Federal contractor employees, roll up your sleeves!
This won't hurt a bit.
President Joe Biden issued an Executive Order yesterday on Ensuring Adequate COVID Safety Protocols for Federal Contractors. The EO will require certain federal contractors to mandate COVID vaccines for employees. In a sweeping COVID-19 Action Plan, the President announced that all contractors – not just those performing work on federal sites – will have to mandate employee vaccinations. (A July 29 announcement by the President applied only to contract workers on federal property and allowed for masking and frequent testing in lieu of vaccination).
Similar to his order to increase the minimum wage for federal contractors, the President's vaccine Executive Order applies only to a subset of contractors. These mandates will apply to the following types of new contracts:
- Procurement contracts or contract-like instruments for services, construction, or a leasehold interest in real property.
- Contracts or contract-like instruments for services covered by the Service Contract Act.
- Contracts or contract-like instruments for concessions, including any concessions contract excluded by Department of Labor regulations at 29 C.F.R. 4.133(b).
- Contracts or contract-like instruments entered into with the Federal Government in connection with Federal property or lands and related to offering services for Federal employees, their dependents, or the general public.
Contracts for the provision of products or supplies are not covered by the Executive Order, nor are employees who perform work outside of the United States.
Significantly, the Executive Order itself does not detail exactly what will be expected of covered contractors. It directs the Safer Federal Workforce Task Force to issue guidance by September 24 that explains the “safeguards to decrease the spread of COVID-19” and “protocols required of contractors and subcontractors. . . .” Compliance with this guidance will then be required through a new clause in contracts that are entered into, extended, or renewed on or after October 15. Covered contractors will need to include the contract clause in lower-tier subcontracts. Based on the President’s statement, the guidance is expected to mandate vaccinations of employees working on or in connection with covered contracts and subcontracts, but it could potentially include exceptions or alternatives.
The new Executive Order does not address exceptions for employees who are unvaccinated because of disabilities or religious objections. Guidance issued earlier this summer by the U.S. Equal Employment Opportunity Commission says that employers should make reasonable accommodations for employees who are not vaccinated for these reasons. However, it is possible that a weekly COVID testing requirement for on-site workers would be considered a reasonable accommodation.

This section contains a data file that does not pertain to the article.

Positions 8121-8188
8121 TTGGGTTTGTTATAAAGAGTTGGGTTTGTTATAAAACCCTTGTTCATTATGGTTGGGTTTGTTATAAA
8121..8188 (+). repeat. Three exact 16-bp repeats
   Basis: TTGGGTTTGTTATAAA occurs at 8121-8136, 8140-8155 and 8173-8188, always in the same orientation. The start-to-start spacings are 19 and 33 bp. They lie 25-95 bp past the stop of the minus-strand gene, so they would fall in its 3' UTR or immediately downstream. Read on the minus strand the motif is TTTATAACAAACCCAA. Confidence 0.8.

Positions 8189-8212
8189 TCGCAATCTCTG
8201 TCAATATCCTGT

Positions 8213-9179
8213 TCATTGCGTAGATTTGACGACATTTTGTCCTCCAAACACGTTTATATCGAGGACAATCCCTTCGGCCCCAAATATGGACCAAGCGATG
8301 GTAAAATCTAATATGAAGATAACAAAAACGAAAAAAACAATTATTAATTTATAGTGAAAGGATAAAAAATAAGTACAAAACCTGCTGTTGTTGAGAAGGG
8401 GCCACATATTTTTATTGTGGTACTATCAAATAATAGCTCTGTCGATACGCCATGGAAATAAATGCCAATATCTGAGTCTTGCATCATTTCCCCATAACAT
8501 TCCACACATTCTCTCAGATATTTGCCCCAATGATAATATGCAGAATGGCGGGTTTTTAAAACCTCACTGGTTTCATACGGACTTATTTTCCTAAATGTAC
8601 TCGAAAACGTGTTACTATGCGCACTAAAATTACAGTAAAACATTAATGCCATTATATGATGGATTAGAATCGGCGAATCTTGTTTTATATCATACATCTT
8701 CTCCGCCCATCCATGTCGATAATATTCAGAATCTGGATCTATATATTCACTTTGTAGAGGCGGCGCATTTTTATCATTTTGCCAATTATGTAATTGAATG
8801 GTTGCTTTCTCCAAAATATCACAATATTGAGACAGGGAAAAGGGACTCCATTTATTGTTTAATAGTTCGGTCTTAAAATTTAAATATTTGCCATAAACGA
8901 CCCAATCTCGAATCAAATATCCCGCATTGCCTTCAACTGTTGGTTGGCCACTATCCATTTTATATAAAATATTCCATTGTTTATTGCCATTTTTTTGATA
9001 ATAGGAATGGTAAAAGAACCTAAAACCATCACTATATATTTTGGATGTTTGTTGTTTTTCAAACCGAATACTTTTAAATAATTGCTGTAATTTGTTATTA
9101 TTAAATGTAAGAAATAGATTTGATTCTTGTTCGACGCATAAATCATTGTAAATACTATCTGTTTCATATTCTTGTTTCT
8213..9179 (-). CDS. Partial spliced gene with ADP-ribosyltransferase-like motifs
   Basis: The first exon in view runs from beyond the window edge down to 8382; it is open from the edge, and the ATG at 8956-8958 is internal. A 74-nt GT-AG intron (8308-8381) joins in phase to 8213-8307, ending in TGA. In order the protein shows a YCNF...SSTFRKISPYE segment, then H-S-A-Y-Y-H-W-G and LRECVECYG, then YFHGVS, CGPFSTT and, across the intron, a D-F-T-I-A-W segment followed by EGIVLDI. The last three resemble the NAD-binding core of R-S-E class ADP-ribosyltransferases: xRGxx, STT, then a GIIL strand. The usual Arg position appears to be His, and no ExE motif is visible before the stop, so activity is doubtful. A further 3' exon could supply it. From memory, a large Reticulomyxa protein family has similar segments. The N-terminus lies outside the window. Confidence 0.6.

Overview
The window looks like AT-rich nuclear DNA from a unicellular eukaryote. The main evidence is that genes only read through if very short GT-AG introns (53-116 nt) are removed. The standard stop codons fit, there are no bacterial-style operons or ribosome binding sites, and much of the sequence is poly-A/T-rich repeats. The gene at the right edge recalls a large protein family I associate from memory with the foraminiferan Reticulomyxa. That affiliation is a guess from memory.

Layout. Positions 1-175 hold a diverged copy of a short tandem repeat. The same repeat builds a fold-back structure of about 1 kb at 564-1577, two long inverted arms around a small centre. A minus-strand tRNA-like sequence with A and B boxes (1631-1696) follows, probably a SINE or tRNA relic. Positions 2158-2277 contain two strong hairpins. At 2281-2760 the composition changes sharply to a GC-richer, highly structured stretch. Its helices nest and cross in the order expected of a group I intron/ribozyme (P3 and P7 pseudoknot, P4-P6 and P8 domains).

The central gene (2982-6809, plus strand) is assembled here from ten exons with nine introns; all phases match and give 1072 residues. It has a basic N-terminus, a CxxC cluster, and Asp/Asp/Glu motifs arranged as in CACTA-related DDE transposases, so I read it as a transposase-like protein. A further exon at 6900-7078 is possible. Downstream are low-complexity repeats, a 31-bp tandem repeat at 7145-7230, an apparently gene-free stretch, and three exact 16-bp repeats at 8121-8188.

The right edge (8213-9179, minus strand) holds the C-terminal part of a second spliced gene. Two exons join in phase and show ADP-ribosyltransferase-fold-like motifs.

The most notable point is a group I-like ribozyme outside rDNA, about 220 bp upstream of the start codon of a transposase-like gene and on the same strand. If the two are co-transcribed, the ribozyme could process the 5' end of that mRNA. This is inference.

Nor does the Executive Order address compliance for contractors in states that ban mandatory vaccination policies. The Executive Order also does not explain how the contract clause will be enforced or what the penalties will be for non-compliance. Presumably, the guidance or contract clause will contain information regarding these issues.
Although the Executive Order is effective immediately, it applies only to covered contracts that are entered into, extended, or renewed on or after October 15, 2021. The Executive Order, however, “strongly encourages” federal agencies to incorporate the new contract clause, where lawful, into solicitations that occur before that date.
Contractors are not the only employers targeted by the new presidential edict. In addition,
- All employees of the executive branch must be vaccinated.
- All private employers with more than 100 employees will also be required to either mandate vaccinations or demand negative test results at least weekly.
- Healthcare workers at facilities participating in Medicare and Medicaid must be vaccinated.
- Teachers and staff at Head Start and Early Head Start programs, Department of Defense schools, and schools operated by the Bureau of Indian Education must be vaccinated.
The second bullet above is the most significant for most employers, and those employers that have not already implemented vaccination requirements should remain vigilant for further direction from the Occupational Safety and Health Administration. Under rules for temporary emergency standards, comments will not be solicited, and the rule from OSHA will be expedited. According to information posted on the White House website, employers will be required to provide paid leave for employees to get vaccinated and to recover from side effects of the vaccines. (At the link, scroll down to “Requiring Employers to Provide Paid Time Off to Get Vaccinated” and expand that section). For more details on the requirements for private employers, please see the Bulletin that Bill Principe, co-chair of our Workplace Safety Practice Group, and I published today.
As always, we will provide additional details as this situation develops and further information becomes available.